Bed bugs are found all over the globe and are most common in areas with a high density of humans, and places where lots of people come and go — hotels, airports, backpackers, for instance.

Bed bug infestations can be very hard to get rid of. The bugs often actually live in the walls near a bed, and this means one infected residence in an apartment block can quickly turn into an infested complex as they move between flats through the walls.

Regularly changing your sheets and airing your mattress is a good way to keep an eye out for bed bugs, but cleaning alone might not get rid of them.

If you find yourself with bed bugs, you may need to call a pest controller in to help get rid of them.

If you have a furry friend that sleeps in the bed with you, you might also have to keep an eye out for fleas in your bed.

Fleas can’t live in the bed itself for long. They live on hairy animals — usually a dog or cat.

They aren’t a big problem in Australia these days, with flea treatments being quite effective at keeping the jumpers away.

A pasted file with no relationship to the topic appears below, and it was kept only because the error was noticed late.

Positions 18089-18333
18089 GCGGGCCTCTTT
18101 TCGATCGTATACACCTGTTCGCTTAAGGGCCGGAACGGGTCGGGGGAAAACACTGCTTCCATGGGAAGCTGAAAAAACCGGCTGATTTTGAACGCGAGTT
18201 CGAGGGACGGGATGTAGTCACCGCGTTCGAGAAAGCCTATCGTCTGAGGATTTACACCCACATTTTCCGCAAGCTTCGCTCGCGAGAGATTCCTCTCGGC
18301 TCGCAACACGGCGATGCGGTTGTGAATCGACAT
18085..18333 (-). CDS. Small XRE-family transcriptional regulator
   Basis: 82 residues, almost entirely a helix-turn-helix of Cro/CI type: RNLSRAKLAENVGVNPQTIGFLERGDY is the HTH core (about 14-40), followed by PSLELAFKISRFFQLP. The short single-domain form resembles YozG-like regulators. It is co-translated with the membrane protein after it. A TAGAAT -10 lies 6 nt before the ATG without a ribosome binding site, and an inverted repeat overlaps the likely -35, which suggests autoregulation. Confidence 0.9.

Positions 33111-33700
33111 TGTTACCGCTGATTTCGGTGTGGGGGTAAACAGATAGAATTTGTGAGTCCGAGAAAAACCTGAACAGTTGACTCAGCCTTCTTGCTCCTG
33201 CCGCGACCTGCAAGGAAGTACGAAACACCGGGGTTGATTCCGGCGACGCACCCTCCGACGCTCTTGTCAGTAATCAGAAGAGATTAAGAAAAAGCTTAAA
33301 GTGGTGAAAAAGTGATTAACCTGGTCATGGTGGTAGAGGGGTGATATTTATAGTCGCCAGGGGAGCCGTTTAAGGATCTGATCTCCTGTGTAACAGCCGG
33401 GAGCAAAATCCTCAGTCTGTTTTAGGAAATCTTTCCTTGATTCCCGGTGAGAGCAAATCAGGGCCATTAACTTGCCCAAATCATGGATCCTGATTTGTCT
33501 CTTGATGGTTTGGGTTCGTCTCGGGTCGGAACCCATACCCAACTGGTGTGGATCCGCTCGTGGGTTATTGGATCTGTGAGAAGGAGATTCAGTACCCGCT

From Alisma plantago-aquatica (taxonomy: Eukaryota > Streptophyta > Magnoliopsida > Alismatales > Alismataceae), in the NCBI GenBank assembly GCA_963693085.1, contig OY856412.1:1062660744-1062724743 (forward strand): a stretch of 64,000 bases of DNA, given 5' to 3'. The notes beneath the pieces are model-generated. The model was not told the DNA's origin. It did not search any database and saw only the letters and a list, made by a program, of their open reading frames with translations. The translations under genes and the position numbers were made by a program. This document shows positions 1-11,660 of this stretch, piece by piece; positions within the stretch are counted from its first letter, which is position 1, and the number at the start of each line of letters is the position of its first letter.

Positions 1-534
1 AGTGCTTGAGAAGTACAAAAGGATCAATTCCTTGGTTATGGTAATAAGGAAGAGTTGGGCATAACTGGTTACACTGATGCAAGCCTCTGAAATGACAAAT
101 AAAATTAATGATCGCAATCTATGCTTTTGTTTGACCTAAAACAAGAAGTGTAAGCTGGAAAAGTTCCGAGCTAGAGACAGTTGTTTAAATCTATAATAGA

Where Are Bedbugs Found?

Bedbugs are found all over the world. Bedbug infestations were common in the U.S. before World War II and became rare after widespread use of the pesticide DDT for pest control began in the 1940s and 1950s. They remained prevalent in other areas of the world and, in recent years, have been increasingly observed again in the U.S. Increases in immigration and travel from the developing world as well as restrictions on the use of stronger insecticides may be factors that have led to the relatively recent increase in bedbug infestations. While bedbug infestations are often reported to be found when sanitation conditions are poor or when birds or mammals (particularly bats) are nesting on or near a home, bedbugs can also live and thrive in clean environments. Crowded living quarters also facilitate the spread of bedbug infestations.